13227 Park Street underwent changes after the 1987 Whittier earthquake and has evolved into one of the several twentieth century expressions of the Colonial Revival style. Colonial is the most persistent of all American residential architectural styles. This particular example, a very substantial two story house, is defined as Colonial Revival by its nearly symmetrical facade, multi-light windows and a one story full-width porch supported by groups of classical columns. Interesting exterior features are the use of small corbels beneath the eaves, and, of course, the front entry door and its surround, not original to the house, but old and very impressive.
The original house built in 1910 was a single-story structure, but the Emerson family (of White-Emerson Mortuary on Philadelphia Street) added a second floor shortly after they purchased the home. The current owners moved in just weeks before the 1987 Earthquake rocked Whittier, damaging the house almost beyond repair and requiring extensive work inside and out. Fortunately the family was able to live in the apartment above the garage during the construction. Although the exterior appears very different today than it did before the earthquake, the home maintains the historic character of its 1910 origins. It is a beautiful home with an inviting backyard featuring serene foliage, antique brick and a large coy pond, creating a relaxing, spa-like setting that will make you feel like you've been transported to a 5-Star resort. The collection of antique architecture and furniture is noteworthy, including antique doors throughout, an impressive archway between the front room and family room, a stunning fireplace mantle, and lovely stained glass and etched glass windows. The spectacular door in the dining room is over 130 years old!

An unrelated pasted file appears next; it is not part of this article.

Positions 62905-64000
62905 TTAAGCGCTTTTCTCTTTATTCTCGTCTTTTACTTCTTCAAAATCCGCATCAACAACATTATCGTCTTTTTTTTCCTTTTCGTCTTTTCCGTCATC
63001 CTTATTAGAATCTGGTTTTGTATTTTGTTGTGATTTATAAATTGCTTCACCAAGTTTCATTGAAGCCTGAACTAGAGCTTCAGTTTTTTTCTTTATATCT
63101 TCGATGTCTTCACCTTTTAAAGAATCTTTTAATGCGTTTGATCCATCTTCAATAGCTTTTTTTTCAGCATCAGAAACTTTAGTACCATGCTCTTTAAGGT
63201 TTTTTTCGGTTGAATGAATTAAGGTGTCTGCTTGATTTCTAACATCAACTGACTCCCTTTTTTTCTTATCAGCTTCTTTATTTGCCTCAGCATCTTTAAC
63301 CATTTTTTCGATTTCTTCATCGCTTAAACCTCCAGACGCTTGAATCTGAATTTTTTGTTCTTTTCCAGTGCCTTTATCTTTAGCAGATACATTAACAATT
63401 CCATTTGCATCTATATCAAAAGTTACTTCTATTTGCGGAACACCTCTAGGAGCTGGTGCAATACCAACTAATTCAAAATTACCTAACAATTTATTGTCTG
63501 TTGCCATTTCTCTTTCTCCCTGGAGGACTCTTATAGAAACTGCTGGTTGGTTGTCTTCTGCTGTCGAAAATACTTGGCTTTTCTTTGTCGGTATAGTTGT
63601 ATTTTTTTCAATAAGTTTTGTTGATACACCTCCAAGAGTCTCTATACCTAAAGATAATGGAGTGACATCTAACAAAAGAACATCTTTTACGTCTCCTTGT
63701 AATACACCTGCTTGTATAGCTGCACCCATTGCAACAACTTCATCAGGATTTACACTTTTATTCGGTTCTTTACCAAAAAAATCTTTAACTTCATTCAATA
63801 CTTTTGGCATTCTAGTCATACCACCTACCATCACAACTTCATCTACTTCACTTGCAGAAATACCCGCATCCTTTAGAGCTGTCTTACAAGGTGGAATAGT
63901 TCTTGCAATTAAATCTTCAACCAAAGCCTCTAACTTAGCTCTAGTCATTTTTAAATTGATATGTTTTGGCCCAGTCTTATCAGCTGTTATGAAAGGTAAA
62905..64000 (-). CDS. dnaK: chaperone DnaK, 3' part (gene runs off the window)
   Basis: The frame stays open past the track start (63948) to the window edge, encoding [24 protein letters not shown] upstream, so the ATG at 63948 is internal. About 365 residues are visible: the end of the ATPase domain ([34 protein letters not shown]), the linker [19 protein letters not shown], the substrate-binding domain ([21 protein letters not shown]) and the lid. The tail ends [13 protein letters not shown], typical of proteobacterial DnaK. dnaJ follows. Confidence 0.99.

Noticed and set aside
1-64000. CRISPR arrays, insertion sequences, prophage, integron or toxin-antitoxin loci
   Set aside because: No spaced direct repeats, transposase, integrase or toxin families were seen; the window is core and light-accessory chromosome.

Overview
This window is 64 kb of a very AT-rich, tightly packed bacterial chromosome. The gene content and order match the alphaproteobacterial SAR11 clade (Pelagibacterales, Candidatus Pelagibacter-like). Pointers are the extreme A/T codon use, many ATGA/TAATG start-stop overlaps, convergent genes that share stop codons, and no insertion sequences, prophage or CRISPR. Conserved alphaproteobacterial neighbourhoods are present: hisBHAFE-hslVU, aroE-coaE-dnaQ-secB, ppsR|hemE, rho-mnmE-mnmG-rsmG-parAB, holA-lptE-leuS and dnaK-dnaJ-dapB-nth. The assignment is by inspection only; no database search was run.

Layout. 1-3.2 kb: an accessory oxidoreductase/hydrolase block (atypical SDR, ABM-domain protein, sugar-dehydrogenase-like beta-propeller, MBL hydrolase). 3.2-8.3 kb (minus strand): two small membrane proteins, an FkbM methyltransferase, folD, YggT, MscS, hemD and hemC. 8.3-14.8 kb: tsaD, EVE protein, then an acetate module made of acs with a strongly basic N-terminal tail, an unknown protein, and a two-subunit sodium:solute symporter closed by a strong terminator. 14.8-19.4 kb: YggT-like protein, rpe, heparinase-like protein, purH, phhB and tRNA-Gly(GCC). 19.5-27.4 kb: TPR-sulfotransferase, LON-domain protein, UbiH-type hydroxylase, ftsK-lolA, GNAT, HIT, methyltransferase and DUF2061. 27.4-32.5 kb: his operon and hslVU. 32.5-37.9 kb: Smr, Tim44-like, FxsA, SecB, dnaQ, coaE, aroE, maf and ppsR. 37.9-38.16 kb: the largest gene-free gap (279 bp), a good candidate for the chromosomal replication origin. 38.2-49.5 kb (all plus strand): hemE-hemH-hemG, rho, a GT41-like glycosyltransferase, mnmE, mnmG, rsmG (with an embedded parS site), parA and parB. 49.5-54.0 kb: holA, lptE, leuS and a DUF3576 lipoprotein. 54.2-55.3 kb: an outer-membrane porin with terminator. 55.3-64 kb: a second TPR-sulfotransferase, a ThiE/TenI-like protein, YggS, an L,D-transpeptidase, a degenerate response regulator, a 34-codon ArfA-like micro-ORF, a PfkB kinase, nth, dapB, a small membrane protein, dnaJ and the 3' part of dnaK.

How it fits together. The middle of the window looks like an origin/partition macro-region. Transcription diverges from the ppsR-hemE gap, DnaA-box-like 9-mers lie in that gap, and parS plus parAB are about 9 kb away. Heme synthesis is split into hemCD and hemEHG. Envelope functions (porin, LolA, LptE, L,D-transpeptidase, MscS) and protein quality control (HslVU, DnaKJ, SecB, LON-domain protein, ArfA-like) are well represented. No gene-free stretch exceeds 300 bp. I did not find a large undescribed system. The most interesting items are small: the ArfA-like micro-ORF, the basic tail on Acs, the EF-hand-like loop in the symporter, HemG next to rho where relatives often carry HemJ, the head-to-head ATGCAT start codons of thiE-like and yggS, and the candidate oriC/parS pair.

Fun Fact: In the movie Hocus Pocus, the living room was used for the Devil scene featuring Penny Marshall. She came down the stairs to yell at her husband, much to the dismay of Bette Midler, Sarah Jessica Parker and Kathy Najimy. The white house across the street (6536 Friends) was used for the Trick-or-Treat scene.